Grad dye, ombre - whatever you want to call it - it's all the rage nowadays. Search for "ombre" on Pinterest and you will find everything from hair to nails, home decor and fashion. In the world of dyeing, it's usually referred to as "dip-dyeing" or as a grad (graduated) dye. The idea is that you have a darker color that fades into white, or into another color.
Last weekend, I had the privilege of converting another innocent person to the dark side. By dark side, I mean Addictive World of Fabric Dyeing. I was visiting a friend and she was looking for a good carrier for a toddler. It was my first time doing a grad dye, and my first time seeing a glue resist that actually worked!
The finished product was great, and I would post a photo but the "after" pictures include my friend and her kids and I respect their right to privacy. So for this tutorial, I will show you the grad dye that I did this week, for a long piece of fabric that I was given. It is some type of linen/cotton blend and had a 60" width, which means that it was wide enough to cut into TWO wraps! I am saving that one for my friend.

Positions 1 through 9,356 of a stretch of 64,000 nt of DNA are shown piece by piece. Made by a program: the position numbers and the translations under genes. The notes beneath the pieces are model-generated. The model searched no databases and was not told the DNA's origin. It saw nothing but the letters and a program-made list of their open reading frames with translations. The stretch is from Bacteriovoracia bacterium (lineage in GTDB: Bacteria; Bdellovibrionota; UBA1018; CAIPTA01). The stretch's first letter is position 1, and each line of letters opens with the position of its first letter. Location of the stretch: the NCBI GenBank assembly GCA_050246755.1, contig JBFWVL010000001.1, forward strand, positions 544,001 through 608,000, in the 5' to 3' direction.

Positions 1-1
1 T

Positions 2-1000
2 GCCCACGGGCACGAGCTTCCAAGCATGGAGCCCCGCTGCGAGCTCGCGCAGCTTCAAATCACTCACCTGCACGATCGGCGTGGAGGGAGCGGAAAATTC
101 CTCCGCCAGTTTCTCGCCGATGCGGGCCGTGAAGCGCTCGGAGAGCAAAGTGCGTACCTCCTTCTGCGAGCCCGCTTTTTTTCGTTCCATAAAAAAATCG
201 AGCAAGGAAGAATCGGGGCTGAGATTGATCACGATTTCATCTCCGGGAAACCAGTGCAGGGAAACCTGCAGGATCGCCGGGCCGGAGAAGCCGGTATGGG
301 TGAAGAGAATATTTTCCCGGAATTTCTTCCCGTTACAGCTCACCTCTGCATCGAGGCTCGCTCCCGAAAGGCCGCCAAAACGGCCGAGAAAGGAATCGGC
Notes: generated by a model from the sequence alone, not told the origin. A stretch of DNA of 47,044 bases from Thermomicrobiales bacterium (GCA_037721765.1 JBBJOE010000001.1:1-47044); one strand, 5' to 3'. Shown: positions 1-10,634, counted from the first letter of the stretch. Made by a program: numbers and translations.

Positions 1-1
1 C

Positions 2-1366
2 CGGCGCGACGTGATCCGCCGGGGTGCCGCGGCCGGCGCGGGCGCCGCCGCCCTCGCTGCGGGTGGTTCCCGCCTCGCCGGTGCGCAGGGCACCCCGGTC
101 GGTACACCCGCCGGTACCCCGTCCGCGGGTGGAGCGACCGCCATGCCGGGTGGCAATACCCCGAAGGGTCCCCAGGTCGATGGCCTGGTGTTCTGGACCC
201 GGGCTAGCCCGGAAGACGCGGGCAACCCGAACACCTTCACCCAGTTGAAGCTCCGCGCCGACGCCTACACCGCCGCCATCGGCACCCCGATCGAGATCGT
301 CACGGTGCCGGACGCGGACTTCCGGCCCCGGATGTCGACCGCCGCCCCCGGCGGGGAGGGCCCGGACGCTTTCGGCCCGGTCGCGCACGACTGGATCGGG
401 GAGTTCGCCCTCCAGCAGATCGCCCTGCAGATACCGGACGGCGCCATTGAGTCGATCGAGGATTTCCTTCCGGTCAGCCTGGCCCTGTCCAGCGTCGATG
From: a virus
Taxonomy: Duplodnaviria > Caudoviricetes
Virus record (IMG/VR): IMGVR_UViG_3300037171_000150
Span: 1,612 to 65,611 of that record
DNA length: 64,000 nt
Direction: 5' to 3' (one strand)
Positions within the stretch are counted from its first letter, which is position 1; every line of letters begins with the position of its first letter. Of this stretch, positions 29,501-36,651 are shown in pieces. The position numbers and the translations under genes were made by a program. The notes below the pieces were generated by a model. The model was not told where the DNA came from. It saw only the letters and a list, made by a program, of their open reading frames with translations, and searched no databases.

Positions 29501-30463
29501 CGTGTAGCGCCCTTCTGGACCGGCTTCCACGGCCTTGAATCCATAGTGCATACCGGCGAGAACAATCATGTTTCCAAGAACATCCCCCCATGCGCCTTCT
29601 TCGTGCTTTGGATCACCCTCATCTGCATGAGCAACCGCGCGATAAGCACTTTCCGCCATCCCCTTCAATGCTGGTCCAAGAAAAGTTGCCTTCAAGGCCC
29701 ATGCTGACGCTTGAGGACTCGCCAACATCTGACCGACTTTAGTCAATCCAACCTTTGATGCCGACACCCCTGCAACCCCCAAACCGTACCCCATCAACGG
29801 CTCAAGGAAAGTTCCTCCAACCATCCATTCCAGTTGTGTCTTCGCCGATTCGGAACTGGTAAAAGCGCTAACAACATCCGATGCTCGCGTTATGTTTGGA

For starters, here is a list of what you will need for your DIY grad dye wrap:
I had some black and dome pink dye leftover from my galaxy wrap, so I decided to try a grad dye using both. I did have to pick up an extra packet of each color, so I had two 1.75 oz Dylon Velvet Black, 1 Tulip fuchsia and 1 Dylon Flamingo Pink.
It's totally OK to mix brands, as long as they are fiber reactive dyes, which these are. You can find these dyes locally, at Joann Fabrics, Hobby Lobby or Walmart, but steer clear of Rit brand dyes for baby/kid items. Rit dye is not fiber reactive, which means that it does not bond with the fibers completely. Because of this, if your baby sucks on the fabric, the dyes could bleed and be ingested. This also means that your colors will fade a lot quicker over time. I've seen a friend dye osnaburg with Rit and I was shocked at how faded it looked after the inital dye bath. :(